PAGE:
The General Aviation Thread


#21

So out of 350 aircraft, two have crashed killing everyone on board. The FAA grounded the 787 for battery fires even though zero fatalities.

Thing is, the 737Max is now a core aircraft of some airlines, especially Southwest. Southwest may not be able to recover if they are grounded, so my guess are pressuring the FAA like crazy to keep them flying while the software fix rolls out.

This is going to be a big story today. CNN 1 minute ago - “pressure almost unbearable for FAA to ground 737 max.”


#22

Planes to UK are turning around:


#23

American and Air Canada as well. Most of the American flights are pretty much anything out of Miami.


#24

Per this article, SW has about 10% of it’s flight hours made by the 737 Max. Wonder what kind of liability Boeing has towards the airlines that are currently or might have to cancel flights.


#25

As someone who flies weekly on Southwest this has me concerned. I’ve only been on a MAX once or twice- usually my flights are serviced by traditional 737s. Still, that much of the fleet being grounded will likely impact my travel in some way because of shuttling planes around. Southwest flights are already near max capacity most of the time so this has the potential to suck.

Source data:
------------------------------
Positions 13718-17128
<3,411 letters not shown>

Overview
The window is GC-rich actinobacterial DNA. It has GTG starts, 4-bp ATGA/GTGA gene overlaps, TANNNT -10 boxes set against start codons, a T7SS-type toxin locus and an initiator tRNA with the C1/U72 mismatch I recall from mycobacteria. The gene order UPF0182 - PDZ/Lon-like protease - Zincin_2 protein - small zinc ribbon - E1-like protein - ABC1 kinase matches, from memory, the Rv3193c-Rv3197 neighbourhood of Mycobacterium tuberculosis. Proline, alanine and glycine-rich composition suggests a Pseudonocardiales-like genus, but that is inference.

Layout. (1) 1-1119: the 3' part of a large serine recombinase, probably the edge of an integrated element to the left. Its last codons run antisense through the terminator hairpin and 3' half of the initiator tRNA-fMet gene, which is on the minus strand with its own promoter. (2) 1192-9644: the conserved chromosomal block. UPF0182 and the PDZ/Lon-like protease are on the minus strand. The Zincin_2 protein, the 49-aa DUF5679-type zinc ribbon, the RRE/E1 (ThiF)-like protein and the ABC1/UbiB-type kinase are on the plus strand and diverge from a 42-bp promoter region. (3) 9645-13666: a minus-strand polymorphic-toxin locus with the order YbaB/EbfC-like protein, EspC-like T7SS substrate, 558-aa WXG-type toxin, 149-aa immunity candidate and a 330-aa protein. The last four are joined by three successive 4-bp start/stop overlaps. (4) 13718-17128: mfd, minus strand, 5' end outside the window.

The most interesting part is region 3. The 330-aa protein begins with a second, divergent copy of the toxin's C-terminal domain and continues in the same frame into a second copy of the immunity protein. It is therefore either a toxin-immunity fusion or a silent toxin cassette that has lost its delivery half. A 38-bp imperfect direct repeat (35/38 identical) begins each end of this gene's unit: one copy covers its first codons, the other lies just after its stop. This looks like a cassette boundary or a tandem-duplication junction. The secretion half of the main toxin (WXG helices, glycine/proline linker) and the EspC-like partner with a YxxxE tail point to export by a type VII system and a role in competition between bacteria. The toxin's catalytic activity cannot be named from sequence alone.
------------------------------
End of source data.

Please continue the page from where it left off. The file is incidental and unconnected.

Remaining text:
Putting my software engineer hat on, I suspect Boeing has been working on this fix since the first crash and have issued a zillion notices to the airlines about safety procedures if the MCAS has trouble. This likely will mitigate future problems now that pilots are aware of what could go wrong. Still sucks and Boeing has the burden of proving their planes are air safe going forward.


#26

Something completely different:

Fuck yea!


#27

Canada was almost alone with the US on not grounding the 737 Max, but that just changed. They’re citing satellite data indicating similarities between the Ethiopia flight and the Lion Air flight. 737 Max 8s are now grounded in Canada.


#28

The FAA just grounded the 737 Max.


#29